A Speyside Scotch, aged 16 years and matured in old Chenin Blanc white wine barrels. This amber/copper Scotch is rich with flavor, a solid malt core backed up with lots of fruit. A big fruit salad in this one, with apples, bananas, and some cinnamon/clove spices to top it all off. Though just 80 proof,…

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Review: The Macallan Sherry Oak 18 Years Old (2009)

By Christopher Null | January 1, 2009 |

What a treat to try the distillery-bottled Macallan 18 Years Old after spending weeks with the Kirkland indie version. Here we see what Macallan had in mind — a honey and caramel-infused spirit with the lightest touch of smoke, layered with light fruit notes — apple and pear and a little citrus. The sherry wood…

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Review: Glenfiddich Solera Reserve 15 Years Old

By Christopher Null | January 1, 2009 |

This 15-year single malt is matured in the solera style in three different types of wood casks — sherry, bourbon, and new oak. Despite being bottled at 80 proof, it strangely comes off as hot. Even after adding a moderate amount of water, it’s still got some burn to it. There is sherry here and…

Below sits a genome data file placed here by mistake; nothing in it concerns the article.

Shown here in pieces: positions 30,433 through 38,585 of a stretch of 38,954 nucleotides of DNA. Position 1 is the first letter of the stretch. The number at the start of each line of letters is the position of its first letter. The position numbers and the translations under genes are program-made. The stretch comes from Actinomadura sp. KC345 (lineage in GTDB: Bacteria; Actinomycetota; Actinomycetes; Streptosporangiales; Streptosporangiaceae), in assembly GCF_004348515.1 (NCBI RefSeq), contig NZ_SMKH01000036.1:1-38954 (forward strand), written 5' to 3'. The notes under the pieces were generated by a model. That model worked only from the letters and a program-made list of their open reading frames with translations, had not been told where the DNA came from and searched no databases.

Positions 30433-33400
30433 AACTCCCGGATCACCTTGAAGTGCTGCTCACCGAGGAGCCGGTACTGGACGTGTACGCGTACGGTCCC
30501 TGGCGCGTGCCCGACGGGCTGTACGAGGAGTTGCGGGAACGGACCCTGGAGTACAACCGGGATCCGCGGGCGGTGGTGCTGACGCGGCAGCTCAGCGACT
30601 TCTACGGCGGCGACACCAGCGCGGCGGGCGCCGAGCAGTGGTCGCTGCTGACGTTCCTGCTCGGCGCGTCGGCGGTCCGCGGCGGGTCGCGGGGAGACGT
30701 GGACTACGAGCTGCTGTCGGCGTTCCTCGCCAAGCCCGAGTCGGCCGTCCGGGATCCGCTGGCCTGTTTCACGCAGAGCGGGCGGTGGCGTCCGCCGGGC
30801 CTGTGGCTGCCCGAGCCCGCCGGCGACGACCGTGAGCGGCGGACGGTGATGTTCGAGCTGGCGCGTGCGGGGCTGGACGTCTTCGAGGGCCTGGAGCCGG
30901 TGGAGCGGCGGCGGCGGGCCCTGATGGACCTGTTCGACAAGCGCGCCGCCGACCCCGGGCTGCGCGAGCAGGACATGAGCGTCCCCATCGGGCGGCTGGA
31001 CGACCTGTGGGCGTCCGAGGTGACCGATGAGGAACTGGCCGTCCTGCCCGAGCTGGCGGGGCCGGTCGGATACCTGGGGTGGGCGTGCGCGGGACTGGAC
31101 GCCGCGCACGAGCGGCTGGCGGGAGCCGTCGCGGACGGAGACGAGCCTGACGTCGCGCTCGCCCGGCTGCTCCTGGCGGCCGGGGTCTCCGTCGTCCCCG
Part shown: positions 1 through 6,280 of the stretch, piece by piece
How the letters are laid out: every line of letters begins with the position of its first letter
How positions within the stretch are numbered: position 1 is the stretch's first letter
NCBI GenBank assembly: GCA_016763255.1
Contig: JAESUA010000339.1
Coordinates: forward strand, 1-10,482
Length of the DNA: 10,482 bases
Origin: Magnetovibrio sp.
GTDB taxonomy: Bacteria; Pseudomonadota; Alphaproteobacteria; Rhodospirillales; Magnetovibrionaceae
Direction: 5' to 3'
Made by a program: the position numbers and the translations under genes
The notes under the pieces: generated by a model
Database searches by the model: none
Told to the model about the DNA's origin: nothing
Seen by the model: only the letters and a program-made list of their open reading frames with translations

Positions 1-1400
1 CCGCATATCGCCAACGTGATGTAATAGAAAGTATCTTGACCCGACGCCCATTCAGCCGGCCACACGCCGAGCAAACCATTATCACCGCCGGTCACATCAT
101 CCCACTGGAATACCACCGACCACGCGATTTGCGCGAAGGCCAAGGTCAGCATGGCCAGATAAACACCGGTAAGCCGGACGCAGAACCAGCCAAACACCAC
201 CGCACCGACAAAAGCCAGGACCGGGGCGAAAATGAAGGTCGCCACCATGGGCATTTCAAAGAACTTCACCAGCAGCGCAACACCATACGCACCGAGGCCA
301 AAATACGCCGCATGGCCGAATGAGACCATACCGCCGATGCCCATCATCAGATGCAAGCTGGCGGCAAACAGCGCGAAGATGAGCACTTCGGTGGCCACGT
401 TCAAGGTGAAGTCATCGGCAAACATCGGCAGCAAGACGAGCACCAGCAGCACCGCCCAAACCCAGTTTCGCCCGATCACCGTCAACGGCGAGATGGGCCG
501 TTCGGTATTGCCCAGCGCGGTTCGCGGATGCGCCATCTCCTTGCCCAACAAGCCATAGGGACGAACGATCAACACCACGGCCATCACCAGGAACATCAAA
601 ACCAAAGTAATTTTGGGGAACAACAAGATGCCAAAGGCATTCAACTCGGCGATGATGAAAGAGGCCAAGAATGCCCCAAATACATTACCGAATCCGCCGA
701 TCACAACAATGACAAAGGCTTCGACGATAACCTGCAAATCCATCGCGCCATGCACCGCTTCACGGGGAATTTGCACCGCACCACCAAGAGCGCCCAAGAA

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Review: Johnnie Walker Green Label

By Christopher Null | December 31, 2008 |

For a long time Johnnie Walker Green Label was really hard to find — I ended up buying my bottle via mail order, then drinking very little of it. That all changed relatively recently: Now you can buy Green Label at Safeway. I set out to see what’s up with a good old-fashioned Green Label…

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Review: Sheep Dip and Pig’s Nose

By Christopher Null | December 27, 2008 |

Got samples of my two favorite-named Scotch whiskys, which are now becoming quite widely available in the U.S. market. How do they fare in tastings? Sheep Dip Malt Whiskey – This golden-colored, vatted malt is a blend of 16 single malt whiskys aged between 8 and 21 years, its name arising from British farmers’ slang for…